Monday, 9 February 2009

Three mysteries in translation. . .

It's been one of those weeks when my brain has been feeding on nothing but crime novels. So I managed to fully complete one of the categories in my Lost in Translation reading challenge, by devouring three mysteries in translation. And I can highly recommend them all.

Bernhard Schlink's bestselling book The Reader has been in the news a lot lately given the movie's Best Picture Oscar nomination and all the accolades and acting awards coming Kate Winslet's way. I also enjoyed Schlink's recent novel Homecoming which covers some of the same themes of second generation Germans trying to grapple with their Nazi past. Self's Punishment by Schlink and Walter Popp, translated by Rebecca Morrison, is the first in a series of crime novels featuring Gerhard Self, a man in his late sixties who also has to deal with a personal shameful episode stemming from the war. It is many years later, and he is hired to investigate a possible security breach at a local factory run by an old friend. Just when he thinks he has found the man responsible, a murder ensues, and the case becomes far more complicated. Of course I won't give it away, but the ending was shocking and unconventional for a mystery novel. I very much liked the character of Self - he's self-aware and self-effacing - and I look forward to reading more of his adventures.
I've been a big fan of Fred Vargas for a few years and love her Commissaire Adamsberg mysteries. My favourite so far has been Wash This Blood Clean From My Hand, mainly because it was partially set in Canada and featured a terrifically improbable but no less brilliant and original take on how to foil the police and exit a country via a major international airport without detection. I've just finished her latest to appear in English - The Chalk Circle Man, translated by Siân Reynolds - even though it actually is the first Adamsberg book she wrote (don't you just love how translation decisions are made?) This doesn't really pose a problem as all her books read perfectly as stand-alones and can easily be read out of order. It's nice to go the beginning however - Adamsberg has just arrived in Paris and his new colleagues are eyeing his methods rather suspiciously. Still, he knows that there's something sinister behind a series of blue chalk circles that show up on Paris sidewalks during the night. Each has the same engimatic quotation written around its edge and contains a seemingly innocuous object in the center. Until one night a murdered body is found in one of these circles. And then another. Vargas excels at interesting, quirky characters - suspects and members of the police force alike - and her plotting is second to none. She's probably my current favourite among contemporary mystery writers. I loved this book!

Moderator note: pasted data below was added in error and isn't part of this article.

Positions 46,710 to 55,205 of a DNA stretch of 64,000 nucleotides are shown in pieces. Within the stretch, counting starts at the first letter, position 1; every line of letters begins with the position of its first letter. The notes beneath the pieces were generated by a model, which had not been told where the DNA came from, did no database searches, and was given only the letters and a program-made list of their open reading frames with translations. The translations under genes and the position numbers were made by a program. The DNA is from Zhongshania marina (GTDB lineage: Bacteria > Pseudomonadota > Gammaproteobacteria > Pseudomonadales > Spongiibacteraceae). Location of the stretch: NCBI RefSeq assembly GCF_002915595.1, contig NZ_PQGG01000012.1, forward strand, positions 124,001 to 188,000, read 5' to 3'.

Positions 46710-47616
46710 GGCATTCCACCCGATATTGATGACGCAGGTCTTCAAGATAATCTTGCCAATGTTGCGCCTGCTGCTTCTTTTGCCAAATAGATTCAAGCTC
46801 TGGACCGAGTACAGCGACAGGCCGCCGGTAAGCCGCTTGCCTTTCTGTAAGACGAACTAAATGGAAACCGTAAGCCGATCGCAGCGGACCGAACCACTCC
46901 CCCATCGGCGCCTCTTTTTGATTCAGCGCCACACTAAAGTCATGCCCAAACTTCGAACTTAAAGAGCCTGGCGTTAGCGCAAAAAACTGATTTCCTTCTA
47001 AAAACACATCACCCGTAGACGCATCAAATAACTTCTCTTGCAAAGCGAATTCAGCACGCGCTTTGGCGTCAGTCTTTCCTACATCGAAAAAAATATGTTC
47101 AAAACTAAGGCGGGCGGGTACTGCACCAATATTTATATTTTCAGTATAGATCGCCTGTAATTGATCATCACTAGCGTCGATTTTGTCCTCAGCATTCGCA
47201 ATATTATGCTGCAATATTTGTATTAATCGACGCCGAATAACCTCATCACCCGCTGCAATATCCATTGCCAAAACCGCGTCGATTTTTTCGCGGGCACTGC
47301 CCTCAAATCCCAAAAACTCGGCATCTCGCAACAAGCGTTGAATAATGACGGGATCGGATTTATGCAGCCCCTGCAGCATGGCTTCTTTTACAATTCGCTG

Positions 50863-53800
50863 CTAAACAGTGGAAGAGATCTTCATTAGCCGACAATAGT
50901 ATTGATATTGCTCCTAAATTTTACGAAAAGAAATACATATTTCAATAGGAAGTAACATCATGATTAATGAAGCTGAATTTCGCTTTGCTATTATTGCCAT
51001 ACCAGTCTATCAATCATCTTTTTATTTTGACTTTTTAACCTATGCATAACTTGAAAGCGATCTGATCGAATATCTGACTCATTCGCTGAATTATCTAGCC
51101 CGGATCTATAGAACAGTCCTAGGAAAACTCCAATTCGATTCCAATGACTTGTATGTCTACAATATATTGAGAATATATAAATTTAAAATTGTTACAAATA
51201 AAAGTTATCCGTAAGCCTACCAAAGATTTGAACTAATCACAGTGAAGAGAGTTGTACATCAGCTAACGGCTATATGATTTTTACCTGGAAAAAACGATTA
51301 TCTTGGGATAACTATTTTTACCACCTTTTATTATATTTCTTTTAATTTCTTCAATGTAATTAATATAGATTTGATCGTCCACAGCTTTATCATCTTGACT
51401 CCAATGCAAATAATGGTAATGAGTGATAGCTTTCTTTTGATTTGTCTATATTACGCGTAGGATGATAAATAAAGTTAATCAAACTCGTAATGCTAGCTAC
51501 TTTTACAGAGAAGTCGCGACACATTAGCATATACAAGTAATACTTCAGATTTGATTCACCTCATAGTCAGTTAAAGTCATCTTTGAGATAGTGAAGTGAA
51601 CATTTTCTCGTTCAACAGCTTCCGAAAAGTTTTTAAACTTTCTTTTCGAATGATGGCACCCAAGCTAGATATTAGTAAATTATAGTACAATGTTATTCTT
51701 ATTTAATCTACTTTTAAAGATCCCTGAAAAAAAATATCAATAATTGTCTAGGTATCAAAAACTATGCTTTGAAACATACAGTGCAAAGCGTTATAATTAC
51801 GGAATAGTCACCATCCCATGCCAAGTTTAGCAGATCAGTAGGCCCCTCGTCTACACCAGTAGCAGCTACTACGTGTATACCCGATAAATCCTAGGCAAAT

I also enjoy Nordic crime novels and my newest fave is Iceland's Arnaldur Indridason. His latest is Arctic Chill, translated by Bernard Scudder and Victoria Cribb. His detective Erlendur, must surely be the gloomiest of all the fictional sleuths working the bookshelves, and probably the only Icelander who has ever preferred the winter to the summer (Iceland only gets about two or three hours of daylight during the winter). He has problems with his estranged grown-up children, a complicated love life, and an unhealthy obsession with missing persons reports, stemming from a childhood trauma when his younger brother disappeared during a blizzard and was never seen again. This latest mystery touches on some of the current racial problems facing many Scandinavian countries as immigrant workers try to integrate into society despite language and cultural barriers. A young Thai boy is found murdered near his apartment building and in searching for his killer, Erlendur comes up against these racial tensions. It's an apt title - the identity of the killer truly is chilling. This is the fourth Erlendur mystery that I've read and I think it's the best one so far. I look forward to seeing if (and how) Indridason deals with Iceland's current bankruptcy in future novels.
Time for a break from mysteries now - I feel the classics calling to me.

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